Monday, March 17, 2014




    ...the dirt's outside in the yard.  Soil, or potting mix, or potting medium, is the stuff in the pots, and it is truly the next key, after watering, to having healthy and beautiful plants.  In fact the next secret of the green thumb is
                          HEALTHY PLANTS
                                 HEALTHY SOIL

When all the  parts of the soil are working together in harmony,  the result is a beautiful plant.  When you see a beautiful plant,  it's partly because the soil is healthy.  And because soil so important, we're going to talk about it next, before we get to the parts of the plant.

Soil is as much a part of the plant as the roots, stems, and leaves.  Soil acts as bone and muscle - it supports the roots and thus the plant body.  It acts as part of the circulatory and excretory system -  it provides and drains away water and excreted compounds.  It has a role is a kind of nervous system as well.   It functions as lungs - bringing air to the roots.  And, amazingly enough, it also acts as grocery store, kitchen, dinner table, and digestive system in one - it turns minerals into usable forms and carries them to where the roots can absorb them for the rest of the plant.

As animals evolved movement, they had to develop ways to carry all these processes around with them.  Plants have it all for them, right there in the soil.   Truly wondrous stuff.

                                     WHAT IS SOIL AND WHAT  DOES IT DO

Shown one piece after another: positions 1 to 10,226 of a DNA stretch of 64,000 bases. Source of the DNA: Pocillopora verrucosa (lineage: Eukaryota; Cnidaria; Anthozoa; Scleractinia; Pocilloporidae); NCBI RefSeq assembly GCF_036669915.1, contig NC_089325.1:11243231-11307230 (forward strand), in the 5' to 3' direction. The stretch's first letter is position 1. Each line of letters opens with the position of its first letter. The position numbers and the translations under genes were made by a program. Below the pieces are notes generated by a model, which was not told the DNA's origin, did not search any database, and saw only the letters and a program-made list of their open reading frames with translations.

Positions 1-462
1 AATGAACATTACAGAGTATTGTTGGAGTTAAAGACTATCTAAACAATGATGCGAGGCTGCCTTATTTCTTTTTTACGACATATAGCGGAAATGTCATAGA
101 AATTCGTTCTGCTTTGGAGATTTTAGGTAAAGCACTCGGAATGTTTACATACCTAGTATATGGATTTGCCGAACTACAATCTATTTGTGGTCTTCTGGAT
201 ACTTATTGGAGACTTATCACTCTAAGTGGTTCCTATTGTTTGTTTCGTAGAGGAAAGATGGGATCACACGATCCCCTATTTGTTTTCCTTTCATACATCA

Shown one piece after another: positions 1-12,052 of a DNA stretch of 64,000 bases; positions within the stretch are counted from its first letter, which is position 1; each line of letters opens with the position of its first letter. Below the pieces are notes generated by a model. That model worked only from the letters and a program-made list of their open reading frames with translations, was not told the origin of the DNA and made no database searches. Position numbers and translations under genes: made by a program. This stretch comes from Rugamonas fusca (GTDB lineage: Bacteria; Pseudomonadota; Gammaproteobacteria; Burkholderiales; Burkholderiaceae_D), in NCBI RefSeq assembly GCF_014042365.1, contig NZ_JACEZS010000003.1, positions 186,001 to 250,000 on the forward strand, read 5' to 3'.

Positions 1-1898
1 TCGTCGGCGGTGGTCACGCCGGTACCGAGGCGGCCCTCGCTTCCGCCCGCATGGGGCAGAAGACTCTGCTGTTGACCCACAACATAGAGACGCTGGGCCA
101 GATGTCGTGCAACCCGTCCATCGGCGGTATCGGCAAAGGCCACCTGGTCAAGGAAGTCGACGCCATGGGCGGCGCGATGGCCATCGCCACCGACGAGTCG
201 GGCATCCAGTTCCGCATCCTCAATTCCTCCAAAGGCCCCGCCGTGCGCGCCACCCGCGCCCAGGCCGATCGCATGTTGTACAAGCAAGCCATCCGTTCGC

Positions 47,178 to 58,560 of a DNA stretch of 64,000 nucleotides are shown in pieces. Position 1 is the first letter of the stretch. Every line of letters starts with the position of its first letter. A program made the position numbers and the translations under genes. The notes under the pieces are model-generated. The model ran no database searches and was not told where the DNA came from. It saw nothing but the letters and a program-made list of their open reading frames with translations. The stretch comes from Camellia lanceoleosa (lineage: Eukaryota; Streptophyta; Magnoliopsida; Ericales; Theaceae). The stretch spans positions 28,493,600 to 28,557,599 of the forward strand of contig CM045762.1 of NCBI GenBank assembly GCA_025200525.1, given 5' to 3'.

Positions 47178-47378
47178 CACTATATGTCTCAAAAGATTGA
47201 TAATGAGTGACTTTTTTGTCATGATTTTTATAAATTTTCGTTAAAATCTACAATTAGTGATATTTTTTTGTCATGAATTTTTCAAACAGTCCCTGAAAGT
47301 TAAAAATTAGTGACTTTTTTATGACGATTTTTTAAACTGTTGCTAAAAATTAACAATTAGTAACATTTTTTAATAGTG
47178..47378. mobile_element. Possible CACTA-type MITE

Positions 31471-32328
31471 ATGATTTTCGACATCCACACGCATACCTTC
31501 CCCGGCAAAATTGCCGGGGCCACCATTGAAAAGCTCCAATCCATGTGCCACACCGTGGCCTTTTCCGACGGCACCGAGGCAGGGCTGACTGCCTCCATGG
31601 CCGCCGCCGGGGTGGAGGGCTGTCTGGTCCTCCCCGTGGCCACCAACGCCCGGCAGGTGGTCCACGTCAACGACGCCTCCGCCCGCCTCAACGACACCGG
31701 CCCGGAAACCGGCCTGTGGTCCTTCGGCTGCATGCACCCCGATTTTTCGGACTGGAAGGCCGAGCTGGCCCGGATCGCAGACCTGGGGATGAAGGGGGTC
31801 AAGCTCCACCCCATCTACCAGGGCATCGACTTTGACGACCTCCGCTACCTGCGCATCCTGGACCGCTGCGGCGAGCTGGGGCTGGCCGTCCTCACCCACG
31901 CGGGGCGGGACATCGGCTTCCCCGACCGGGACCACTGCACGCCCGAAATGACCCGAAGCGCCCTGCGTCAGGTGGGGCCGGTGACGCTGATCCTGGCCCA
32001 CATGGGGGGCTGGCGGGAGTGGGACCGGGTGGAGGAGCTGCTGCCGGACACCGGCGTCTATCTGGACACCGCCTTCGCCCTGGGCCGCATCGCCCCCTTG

Soil, indeed all kinds of potting media, basically consists of particles and spaces.  The particles may be organic or inorganic, the spaces may be air or water.

Organic means the material was once living; these are things like bark, charcoal, sawdust, bits of sphagnum moss or peat, coir (coconut shell fibers), rice hulls, partially decomposed  leaf, pine needles, compost, etc.

The inorganics are made from minerals, things that were never alive.  These include crushed rock or brick, coarse sand, pumice, clay and mineral components, or processed forms of minerals such as perlite (volcanic glass expanded by heat), vermiculite (heat-expanded silicate materials), or kiln dried granulated clay products.

The particles, whether organic or inorganic, are of various sizes.  These large materials are broken down into smaller and smaller bits by geologic erosion, weathering, machines, and even  inside the plant pot through the actions of watering, chemical activity, organic decomposition, and acids secreted by the roots.  As the particles become smaller, they get more and more chemically active - that means they can contribute to the chemical processes that go on in the soil.  The very smallest particles are as small as 8/100,000 of an inch (0.002 mm.)

At this stage, the  organics mentioned above are now completely broken down into a substance called humus.  Also in the organic column there are micro-organisms - fungi, bacteria, microscopic animals and plants that live in the soil, along with the by-products of their biological action.

As for the inorganic particles, the sand, stone, artificially produced components (like perlite) continue to be broken down also. The very smallest are clay particles, along with the mineral compounds formed in the soil by microbial and other chemical activity.

(Excerpt from The Color of Your Thumb Has Nothing To Do With It)
                                                                                                                   by  Marlie Graves

Saturday, February 1, 2014


Oh dear, it HAS been a long time since I posted on my blog.  The holidays have come and gone, and the new year is 1/12 over.  But, since no one is paying for anything here, and I'm sure none of you are suffering any undue anxiety waiting for my next missive,  I have given myself permission to not worry too much about it.  I have been busy, working  on the book, writing on forums and such, learning and investigating and developing another project that has nothing to do with plants.